The majority of Americans do not want further gun controls. Instead, this is a dispute over an emblem and over the history of the country. The gun is a symbol of power, self-reliance and equality in the USA, which is why black leaders from Frederick Douglass to WEB DuBois to the Black Panthers praised black gun ownership. Those who attack guns and gun-owners indict this American tradition along with the American Constitution and the American Revolution. This is a country that formed itself and remained free because of widespread possession of guns.

The battle over gun controls looks set to become a major part of the culture war. Sixty years ago, segregationists hated the idea that blacks had some access to power – votes and weapons – and did their best to take them away in the name of defending democracy. Today’s elite wants to disarm the deplorables.

Kevin Yuill teaches American studies at the University of Sunderland.

Be seeing you

Posted in Uncategorized | Tagged: , , , | Leave a Comment »


Posted by M. C. on October 12, 2019

Posted in Uncategorized | Tagged: , , , , , , | Leave a Comment »

NASCAR Shifts on Guns, Rejects Ad Showing Semiautomatic Rifle

Posted by M. C. on September 9, 2019

From the comments

The NFL did not need us either. That worked out pretty well for them. They are now trying to sell shirts and merchandise on Home Shopping Club at 2 in the morning.


NASCAR IS already removing grandstand seats so they dont look as empty as NFL stadiums

AWR Hawkins

NASCAR admits it is shifting its position on guns and the latest proof can be seen via the rejection of an ad that shows a semiautomatic rifle.

The NRA tweeted:

The NRA-ILA reports the rejected ad was from K-Var, and “included depictions of ‘assault-style rifles/sniper rifles.’” NASCAR’s media sales company told K-Var the racing giant is undergoing a “gradual shift in (its) position on guns.”

K-Var’s blog reported the entire quote from National Event Publications, which is NASCAR’s media sales company:

We just heard from NASCAR on a number of gun related ads and unfortunately, due a gradual shift in NASCAR’s position on guns, these ads must be edited/changed—especially those that are depicted as assault-style rifles/sniper rifles. NASCAR is still open to some of the less controversial gun accessories, concealed carry, or classes.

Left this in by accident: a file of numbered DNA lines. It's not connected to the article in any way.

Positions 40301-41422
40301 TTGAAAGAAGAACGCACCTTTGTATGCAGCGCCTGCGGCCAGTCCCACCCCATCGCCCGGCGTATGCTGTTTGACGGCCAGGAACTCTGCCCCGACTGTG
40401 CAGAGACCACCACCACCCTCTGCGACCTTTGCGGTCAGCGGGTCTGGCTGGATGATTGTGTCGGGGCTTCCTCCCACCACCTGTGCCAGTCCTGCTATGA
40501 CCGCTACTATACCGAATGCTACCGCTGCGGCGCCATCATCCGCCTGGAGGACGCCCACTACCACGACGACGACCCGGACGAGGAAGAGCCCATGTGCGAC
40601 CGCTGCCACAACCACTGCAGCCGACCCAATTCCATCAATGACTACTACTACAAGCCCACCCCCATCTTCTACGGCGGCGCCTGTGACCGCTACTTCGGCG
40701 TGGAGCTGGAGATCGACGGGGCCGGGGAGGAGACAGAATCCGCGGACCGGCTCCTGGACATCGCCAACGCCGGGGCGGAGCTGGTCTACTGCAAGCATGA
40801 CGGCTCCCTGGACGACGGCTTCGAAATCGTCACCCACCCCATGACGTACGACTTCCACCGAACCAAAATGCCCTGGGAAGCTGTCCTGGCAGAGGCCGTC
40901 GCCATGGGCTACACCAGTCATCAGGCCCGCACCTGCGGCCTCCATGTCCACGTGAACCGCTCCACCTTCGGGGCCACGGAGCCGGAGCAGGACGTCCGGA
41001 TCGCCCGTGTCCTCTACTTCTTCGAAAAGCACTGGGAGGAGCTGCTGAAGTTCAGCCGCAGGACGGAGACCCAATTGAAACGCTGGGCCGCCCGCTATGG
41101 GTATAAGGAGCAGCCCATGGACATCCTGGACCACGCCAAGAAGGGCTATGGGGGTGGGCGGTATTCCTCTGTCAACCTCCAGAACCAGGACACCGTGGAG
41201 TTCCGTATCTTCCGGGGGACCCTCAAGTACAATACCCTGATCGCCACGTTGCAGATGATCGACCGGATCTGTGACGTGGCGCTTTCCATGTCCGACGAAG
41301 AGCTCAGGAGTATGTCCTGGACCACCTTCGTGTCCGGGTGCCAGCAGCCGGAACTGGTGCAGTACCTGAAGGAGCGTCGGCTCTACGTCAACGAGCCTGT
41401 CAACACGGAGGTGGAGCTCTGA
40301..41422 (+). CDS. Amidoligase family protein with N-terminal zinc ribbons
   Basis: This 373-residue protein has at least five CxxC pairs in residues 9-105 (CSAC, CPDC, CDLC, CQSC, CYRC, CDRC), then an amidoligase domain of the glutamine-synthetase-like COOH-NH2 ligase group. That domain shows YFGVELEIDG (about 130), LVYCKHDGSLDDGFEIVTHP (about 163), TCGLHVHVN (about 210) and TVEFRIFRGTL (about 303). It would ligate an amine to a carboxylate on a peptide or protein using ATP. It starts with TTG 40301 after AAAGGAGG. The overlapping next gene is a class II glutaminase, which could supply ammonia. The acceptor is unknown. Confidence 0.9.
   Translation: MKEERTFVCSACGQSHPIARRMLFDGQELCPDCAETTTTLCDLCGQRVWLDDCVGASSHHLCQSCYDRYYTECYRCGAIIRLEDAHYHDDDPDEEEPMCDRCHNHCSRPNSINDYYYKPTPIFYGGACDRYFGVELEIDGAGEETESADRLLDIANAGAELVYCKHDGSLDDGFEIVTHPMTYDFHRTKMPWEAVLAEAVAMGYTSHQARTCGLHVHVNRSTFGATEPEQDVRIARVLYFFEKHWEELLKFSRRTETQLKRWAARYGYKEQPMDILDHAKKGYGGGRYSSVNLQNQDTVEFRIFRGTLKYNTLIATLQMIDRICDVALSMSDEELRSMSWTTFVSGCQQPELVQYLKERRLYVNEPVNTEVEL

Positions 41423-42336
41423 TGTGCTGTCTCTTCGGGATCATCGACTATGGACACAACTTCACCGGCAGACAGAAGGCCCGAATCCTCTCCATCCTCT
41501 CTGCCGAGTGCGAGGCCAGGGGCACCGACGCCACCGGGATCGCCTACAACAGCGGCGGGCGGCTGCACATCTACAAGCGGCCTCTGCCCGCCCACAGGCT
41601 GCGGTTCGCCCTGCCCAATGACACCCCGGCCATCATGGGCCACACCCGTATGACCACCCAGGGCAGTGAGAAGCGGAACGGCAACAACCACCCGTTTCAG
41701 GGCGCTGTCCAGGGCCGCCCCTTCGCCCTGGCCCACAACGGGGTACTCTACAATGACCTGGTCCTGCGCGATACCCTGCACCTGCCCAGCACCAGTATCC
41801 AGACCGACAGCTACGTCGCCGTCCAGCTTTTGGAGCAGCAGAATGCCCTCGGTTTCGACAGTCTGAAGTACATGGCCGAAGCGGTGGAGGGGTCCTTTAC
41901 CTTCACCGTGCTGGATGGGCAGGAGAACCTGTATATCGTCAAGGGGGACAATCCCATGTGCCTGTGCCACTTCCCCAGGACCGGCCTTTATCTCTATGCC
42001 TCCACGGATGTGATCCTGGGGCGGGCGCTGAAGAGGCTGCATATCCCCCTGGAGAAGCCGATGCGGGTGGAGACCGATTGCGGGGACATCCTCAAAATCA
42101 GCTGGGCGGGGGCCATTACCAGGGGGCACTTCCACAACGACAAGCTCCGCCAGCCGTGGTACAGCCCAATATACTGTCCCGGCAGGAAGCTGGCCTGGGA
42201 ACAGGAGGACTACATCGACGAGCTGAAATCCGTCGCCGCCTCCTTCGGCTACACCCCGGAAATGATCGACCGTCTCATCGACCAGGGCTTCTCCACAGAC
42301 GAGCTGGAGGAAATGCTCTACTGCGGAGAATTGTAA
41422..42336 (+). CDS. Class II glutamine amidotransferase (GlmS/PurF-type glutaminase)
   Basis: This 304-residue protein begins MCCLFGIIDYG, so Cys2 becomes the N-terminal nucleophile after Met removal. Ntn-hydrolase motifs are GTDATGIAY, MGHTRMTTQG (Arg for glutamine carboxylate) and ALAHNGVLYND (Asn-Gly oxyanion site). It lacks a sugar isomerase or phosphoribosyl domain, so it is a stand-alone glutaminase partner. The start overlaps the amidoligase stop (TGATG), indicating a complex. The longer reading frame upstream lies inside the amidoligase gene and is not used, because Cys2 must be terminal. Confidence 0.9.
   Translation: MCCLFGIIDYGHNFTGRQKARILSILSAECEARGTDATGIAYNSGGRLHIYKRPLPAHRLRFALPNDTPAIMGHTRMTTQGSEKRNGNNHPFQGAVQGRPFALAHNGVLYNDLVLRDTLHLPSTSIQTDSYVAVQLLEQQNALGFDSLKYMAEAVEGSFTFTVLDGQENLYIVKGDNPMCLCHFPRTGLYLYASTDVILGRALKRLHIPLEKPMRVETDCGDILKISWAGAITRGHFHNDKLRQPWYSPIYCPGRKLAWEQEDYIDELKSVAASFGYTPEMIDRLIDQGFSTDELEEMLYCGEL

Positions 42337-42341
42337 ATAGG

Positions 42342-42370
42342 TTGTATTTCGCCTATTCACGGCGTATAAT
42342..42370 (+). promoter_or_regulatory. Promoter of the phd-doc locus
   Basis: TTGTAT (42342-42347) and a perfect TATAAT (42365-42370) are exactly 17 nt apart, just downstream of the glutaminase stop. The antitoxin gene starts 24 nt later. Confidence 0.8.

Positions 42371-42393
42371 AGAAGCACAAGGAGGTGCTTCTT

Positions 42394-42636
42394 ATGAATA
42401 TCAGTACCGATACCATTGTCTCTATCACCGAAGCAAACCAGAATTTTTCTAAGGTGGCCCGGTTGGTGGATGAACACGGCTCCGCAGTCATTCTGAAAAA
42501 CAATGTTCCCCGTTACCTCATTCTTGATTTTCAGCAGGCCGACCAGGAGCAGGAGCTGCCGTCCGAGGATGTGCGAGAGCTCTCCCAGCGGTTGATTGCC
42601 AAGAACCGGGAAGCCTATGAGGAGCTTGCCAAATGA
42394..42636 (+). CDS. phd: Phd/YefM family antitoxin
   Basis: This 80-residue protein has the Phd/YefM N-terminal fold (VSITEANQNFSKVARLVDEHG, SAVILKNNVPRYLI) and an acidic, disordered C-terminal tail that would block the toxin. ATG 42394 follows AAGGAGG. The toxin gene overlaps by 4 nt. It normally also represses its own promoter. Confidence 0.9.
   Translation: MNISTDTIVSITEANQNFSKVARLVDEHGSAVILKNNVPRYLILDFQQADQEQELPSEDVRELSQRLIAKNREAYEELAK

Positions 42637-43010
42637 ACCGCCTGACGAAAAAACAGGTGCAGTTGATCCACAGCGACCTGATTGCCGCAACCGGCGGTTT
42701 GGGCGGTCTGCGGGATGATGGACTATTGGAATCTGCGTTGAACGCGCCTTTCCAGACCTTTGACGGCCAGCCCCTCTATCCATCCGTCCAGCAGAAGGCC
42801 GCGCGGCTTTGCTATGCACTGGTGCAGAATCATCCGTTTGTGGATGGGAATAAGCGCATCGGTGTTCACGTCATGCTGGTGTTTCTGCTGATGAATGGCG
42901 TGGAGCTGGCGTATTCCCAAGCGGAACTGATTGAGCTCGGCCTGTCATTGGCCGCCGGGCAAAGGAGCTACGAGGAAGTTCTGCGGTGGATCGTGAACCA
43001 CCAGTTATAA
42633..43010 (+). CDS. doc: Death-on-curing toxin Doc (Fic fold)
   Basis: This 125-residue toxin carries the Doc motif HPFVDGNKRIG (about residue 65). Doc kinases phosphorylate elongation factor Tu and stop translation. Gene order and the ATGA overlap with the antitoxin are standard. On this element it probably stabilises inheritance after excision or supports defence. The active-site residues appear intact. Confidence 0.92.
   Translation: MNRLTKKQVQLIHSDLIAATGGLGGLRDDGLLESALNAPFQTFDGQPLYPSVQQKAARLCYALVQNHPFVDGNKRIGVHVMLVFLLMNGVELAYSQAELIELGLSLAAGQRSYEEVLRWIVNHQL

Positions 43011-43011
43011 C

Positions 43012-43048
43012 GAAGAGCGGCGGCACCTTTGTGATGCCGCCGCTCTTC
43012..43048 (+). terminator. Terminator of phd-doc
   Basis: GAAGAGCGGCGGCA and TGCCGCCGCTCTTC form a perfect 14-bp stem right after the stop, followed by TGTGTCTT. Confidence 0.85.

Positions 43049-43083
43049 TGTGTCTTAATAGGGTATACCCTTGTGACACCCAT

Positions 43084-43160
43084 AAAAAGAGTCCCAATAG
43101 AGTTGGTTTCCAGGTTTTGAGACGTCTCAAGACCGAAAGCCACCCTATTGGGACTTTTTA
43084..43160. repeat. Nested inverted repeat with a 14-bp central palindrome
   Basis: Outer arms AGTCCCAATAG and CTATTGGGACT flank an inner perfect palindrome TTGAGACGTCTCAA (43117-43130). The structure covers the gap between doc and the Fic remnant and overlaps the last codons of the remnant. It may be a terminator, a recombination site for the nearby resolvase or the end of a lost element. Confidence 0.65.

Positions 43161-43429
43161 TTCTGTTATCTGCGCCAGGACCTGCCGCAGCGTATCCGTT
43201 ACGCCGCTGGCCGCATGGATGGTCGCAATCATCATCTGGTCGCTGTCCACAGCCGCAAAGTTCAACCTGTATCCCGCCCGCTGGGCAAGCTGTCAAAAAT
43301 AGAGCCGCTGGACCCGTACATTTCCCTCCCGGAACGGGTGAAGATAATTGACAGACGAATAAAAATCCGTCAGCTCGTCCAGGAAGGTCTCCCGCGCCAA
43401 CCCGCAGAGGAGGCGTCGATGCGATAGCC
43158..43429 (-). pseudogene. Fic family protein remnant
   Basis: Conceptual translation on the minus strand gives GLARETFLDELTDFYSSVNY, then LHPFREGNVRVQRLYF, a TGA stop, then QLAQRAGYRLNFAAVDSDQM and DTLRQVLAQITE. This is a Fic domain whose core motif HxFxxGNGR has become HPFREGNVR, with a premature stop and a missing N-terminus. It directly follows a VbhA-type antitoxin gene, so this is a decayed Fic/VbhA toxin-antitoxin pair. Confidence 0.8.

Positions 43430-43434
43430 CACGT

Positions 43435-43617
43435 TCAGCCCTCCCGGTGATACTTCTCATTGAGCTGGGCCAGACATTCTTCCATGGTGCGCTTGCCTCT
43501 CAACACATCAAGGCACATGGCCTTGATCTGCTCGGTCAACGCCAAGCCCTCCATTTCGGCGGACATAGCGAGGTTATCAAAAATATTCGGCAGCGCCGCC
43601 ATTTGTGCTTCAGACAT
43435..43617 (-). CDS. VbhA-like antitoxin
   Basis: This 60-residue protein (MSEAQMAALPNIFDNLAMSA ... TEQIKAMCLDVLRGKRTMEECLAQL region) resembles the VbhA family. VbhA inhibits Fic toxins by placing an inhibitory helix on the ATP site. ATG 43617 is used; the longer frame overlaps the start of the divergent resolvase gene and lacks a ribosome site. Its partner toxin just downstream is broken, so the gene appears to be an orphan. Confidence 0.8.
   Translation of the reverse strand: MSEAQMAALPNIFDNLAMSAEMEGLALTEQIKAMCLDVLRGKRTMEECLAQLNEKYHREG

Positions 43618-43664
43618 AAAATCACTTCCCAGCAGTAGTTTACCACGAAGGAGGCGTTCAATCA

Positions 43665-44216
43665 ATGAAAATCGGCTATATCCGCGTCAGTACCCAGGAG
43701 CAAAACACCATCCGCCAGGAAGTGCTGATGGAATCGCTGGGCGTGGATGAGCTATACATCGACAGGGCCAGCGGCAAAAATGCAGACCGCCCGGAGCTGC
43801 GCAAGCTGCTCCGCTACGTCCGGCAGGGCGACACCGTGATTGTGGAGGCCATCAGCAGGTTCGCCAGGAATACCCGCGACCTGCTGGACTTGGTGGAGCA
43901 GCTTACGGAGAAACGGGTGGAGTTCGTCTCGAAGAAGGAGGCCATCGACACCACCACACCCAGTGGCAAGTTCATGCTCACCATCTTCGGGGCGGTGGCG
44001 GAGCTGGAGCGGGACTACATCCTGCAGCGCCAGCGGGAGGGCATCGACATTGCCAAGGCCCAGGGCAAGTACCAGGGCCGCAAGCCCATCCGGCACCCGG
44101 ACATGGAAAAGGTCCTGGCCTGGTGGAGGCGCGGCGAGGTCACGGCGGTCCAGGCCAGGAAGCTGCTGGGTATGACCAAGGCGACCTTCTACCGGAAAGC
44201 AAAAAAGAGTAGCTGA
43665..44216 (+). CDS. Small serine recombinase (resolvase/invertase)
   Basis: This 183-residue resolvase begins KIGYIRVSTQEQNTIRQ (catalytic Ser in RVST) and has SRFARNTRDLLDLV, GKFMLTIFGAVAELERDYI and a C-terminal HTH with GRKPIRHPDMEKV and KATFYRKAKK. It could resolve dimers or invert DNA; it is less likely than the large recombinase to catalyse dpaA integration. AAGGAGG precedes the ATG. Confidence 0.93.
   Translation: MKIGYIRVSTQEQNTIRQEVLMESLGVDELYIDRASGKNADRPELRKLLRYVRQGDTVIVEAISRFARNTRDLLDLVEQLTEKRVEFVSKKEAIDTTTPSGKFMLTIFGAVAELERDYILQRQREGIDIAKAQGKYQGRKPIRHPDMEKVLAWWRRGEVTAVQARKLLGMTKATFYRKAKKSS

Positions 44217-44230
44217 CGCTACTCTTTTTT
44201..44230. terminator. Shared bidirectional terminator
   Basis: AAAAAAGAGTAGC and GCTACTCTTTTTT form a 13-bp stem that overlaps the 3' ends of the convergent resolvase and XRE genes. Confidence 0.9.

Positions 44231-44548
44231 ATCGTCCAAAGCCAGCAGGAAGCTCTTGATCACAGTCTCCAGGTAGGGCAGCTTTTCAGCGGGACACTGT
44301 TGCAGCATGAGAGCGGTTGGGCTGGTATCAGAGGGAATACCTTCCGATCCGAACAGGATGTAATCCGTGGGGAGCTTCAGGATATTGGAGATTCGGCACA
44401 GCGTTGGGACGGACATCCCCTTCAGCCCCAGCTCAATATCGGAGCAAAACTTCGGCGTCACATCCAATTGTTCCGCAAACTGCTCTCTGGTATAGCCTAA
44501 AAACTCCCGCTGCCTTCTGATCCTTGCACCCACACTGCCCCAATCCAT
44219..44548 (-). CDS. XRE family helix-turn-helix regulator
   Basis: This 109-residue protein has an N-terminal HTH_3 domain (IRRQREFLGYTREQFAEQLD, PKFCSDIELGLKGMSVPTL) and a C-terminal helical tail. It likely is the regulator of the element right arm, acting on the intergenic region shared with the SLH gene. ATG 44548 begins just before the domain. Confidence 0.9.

NASCAR’s changing position on guns follows Dick’s Sporting Good’s February 2018 decision to ban the sell of commonly owned semiautomatic rifles. Moreover, the change in NASCAR advertisement is occurring at exactly the same time as Walmart, Kroger, and Walgreens are banning open carry in their stores.

Be seeing you

Allen Gregory: Fans express frustration by way of empty ...



Posted in Uncategorized | Tagged: , , , | 2 Comments »

When toting guns in high school was cool

Posted by M. C. on June 6, 2018

The “Greatest Generation” had no millennial culture. Thank goodness!

By Anna Sanders

When toting guns in high school was cool

New York City high schoolers used to pack heat as often as they packed lunch.

This month, more than 100,000 city public school kids walked out to protest gun violence — but last century some students attended class armed with their rifles and practiced shooting on school grounds.

Many of the city’s public high schools had shooting clubs and a few even had gun ranges on their premises, according to accounts from the Department of Education and others.

There were at least three shooting ranges in public schools, the DOE said, including Curtis HS on Staten Island and Erasmus Hall HS in Brooklyn.

Another inside Far Rockaway HS in Queens, which closed in 2011, is shown in a black-and-white archival photo from May 1929 displaying a compartmentalized gun range with at least five windows to shoot from and cranks for students to pull the targets back and forth…

Be seeing you

7 year old


Posted in Uncategorized | Tagged: , , , | Leave a Comment »

Guns, Pharm, and Schools | GreenMedInfo | Blog Entry

Posted by M. C. on March 17, 2018

This is the same psychiatric drug problem that has been so prominent in the national and your local media, right?

Guns, Pharm, and Schools

With every mass shooting, there’s a renewed call for stricter gun control laws. The only problem is: guns aren’t the only problem. Guns have always been a part of America’s culture. As long as the conversation centers exclusively around gun-control we’ll continue to neglect something even more important and just as deadly: the growing mental health crisis that has been decades in the making. Where it begins and why may surprise you.

Manufacturers and prescribers of psychiatric drugs are making a killing in America…literally. With each mass shooting that occurs, it’s becoming more and more apparent that the real problem we have in this country is one of mental health and poor lifestyle habits.

Read the rest of this entry »

Posted in Uncategorized | Tagged: , , , , | Leave a Comment »